1. How many exams should I take before I graduate?
Employers usually like to see candidates who have passed at least 2 exams upon graduation. Most commonly, students will have passed the Society of Actuaries' Exam P and Exam FM.
2. How do students prepare to take and pass actuarial examinations?
There are a variety of study manuals and online resources that help students pass actuarial exams. In addition, OSU offers the following courses that are related to the listed Society of Actuaries exams:
- Math 4530 or Stat 4201 and Stat 4202 to prepare students for Exam P
- Math 3618 for Exam FM
- Math 5630 and Math 5631 for Exam LTAM
- Math 5632 for Exam IFM
- Math 5633 and Math 5634 for Exam STAM
3. When should I start taking exams? Which exam should I take first?
It is recommended that you start taking the exams as soon as possible. Students often sign up for the exams after taking the corresponding courses. Either Exam P or Exam FM can be taken first. The other exams build off the material covered on these two exams (although technically the exams can be taken in any order).
4. What is a VEE? What courses meet VEE requirements?
Validation by Education Experience (VEE) topics are subjects that one must prove competency in, either by taking a college course or by other means, in order to become a credentialed actuary. The following website outlines the courses offered at OSU that fulfill the VEE requirements: https://math.osu.edu/undergrad/current-majors/requirements/actuarial#VEE
5. What is the difference between the SOA and CAS tracks? When do I have to choose a track?
The Society of Actuaries (SOA) and the Casualty Actuarial Society (CAS) both offer credentials to actuaries in the U.S. The SOA offers credentials for life, health, retirement, enterprise risk management, investment, and general insurance actuaries. The CAS offers credentials for general insurance/property & casualty actuaries.
Exams P, FM, and IFM count for both societies. Usually, people choose a track based on the type of company they are employed with upon graduation.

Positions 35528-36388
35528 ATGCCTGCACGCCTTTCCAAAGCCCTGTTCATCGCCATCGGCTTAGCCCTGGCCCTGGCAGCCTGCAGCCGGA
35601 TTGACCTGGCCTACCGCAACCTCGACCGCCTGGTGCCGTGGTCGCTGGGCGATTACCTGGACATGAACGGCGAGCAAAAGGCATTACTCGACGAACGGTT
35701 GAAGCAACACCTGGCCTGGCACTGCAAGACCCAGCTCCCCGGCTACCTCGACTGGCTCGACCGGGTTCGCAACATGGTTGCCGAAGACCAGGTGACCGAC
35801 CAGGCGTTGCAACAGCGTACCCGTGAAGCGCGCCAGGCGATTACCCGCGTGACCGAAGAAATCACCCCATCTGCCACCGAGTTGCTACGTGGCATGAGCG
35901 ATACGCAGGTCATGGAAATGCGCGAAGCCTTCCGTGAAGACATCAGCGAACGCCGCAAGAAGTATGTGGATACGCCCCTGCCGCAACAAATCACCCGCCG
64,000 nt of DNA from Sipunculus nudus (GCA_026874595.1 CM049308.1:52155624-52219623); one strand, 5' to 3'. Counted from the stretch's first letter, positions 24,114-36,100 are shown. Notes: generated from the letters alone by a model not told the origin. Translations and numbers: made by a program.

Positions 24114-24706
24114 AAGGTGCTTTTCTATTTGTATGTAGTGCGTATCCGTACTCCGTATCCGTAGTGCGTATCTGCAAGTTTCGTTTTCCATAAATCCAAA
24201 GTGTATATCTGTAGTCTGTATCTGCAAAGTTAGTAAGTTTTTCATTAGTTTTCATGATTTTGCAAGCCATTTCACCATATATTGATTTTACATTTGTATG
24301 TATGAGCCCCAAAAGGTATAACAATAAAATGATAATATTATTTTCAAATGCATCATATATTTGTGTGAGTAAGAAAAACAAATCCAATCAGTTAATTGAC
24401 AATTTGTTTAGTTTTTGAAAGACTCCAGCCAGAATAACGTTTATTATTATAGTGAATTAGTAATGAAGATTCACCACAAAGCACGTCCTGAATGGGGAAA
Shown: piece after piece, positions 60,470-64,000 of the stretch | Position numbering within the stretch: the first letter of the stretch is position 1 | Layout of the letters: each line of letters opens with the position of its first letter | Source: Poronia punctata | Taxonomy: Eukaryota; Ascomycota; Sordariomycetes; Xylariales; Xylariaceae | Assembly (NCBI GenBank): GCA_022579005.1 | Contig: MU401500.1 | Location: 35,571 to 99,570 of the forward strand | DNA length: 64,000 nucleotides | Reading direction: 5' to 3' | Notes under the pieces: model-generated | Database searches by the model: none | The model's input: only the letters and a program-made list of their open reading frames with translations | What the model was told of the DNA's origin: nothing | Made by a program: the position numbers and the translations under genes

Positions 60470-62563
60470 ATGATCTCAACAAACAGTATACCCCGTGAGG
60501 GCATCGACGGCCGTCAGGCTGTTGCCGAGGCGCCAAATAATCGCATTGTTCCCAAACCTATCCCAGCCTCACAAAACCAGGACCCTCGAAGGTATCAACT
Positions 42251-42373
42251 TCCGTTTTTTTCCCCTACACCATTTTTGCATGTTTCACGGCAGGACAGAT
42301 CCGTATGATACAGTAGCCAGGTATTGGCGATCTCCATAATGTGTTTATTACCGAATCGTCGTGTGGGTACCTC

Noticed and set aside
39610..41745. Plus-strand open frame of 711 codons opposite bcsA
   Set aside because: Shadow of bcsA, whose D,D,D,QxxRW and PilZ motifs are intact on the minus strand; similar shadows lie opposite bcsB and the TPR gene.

6. I have extra room in my schedule, what classes should I take?
It is advised students complete the VEE requirements while still in college. Both a Statistics and an Economics minor include these VEE courses. Additionally, programming courses complement the actuarial science major very well. Besides those, take whatever courses interest you the most! People with interests other than actuarial science are very attractive to employers.
7. What are upcoming exam changes that I should be aware of?
Starting the summer of 2017, financial derivatives will be removed from Exam FM, while interest rate swaps and determinants of interest rates will be added. On Exam IFM stochastic calculus will be removed, and financial derivatives will have a heavier focus. For more information, please visit the following link: https://www.soa.org/Education/Exam-Req/2016-exam-fm-mfe-summer-change.aspx
Starting July 1st 2018, ASA requirements are changing, as well. For more information regarding changes, please visit the following link: https://www.soa.org/Education/General-Info/2016-transition-rules-asa-candidated.aspx
8. Where else can I find information about the actuarial profession?
Beanactuary.org – Site created by SOA and CAS to provide information on the actuarial profession
SOA.org – The official Society of Actuaries website
Casact.org – The official Casualty Actuarial Society website
9. What are some useful study tips often utilized by students taking actuarial exams?
Start early! Actuarial exams tend to cover a wide range of topics in fair depth. Thus, starting early and studying regularly are essential to your success.
On average, 100 hours of study time are recommended per hour of exam; i.e., Exam P is 3 hours long, so a student should spend 300 hours preparing for this exam.
Practice! Practice! Practice! Doing practice problems not only tests your understanding of the material but also gives you an indication of how the exam questions might be structured.
10. Do you have any questions for us?
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